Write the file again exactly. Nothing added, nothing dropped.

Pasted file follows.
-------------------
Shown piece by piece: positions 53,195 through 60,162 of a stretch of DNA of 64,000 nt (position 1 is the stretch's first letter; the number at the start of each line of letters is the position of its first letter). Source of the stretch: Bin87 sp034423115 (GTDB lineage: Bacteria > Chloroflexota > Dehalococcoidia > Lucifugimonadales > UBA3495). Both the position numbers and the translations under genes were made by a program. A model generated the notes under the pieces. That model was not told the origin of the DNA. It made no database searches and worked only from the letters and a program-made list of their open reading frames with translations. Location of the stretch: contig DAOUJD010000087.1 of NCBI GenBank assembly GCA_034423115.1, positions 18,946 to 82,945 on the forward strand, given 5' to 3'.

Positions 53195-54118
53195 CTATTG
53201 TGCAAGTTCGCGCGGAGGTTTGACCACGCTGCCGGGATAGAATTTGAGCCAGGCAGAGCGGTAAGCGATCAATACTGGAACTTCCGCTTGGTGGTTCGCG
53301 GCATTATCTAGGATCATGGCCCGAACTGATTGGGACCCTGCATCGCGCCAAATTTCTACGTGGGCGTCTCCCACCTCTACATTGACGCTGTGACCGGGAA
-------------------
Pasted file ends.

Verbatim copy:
Shown piece by piece: positions 53,195 through 60,162 of a stretch of DNA of 64,000 nt (position 1 is the stretch's first letter; the number at the start of each line of letters is the position of its first letter). Source of the stretch: Bin87 sp034423115 (GTDB lineage: Bacteria > Chloroflexota > Dehalococcoidia > Lucifugimonadales > UBA3495). Both the position numbers and the translations under genes were made by a program. A model generated the notes under the pieces. That model was not told the origin of the DNA. It made no database searches and worked only from the letters and a program-made list of their open reading frames with translations. Location of the stretch: contig DAOUJD010000087.1 of NCBI GenBank assembly GCA_034423115.1, positions 18,946 to 82,945 on the forward strand, given 5' to 3'.

Positions 53195-54118
53195 CTATTG
53201 TGCAAGTTCGCGCGGAGGTTTGACCACGCTGCCGGGATAGAATTTGAGCCAGGCAGAGCGGTAAGCGATCAATACTGGAACTTCCGCTTGGTGGTTCGCG
53301 GCATTATCTAGGATCATGGCCCGAACTGATTGGGACCCTGCATCGCGCCAAATTTCTACGTGGGCGTCTCCCACCTCTACATTGACGCTGTGACCGGGAA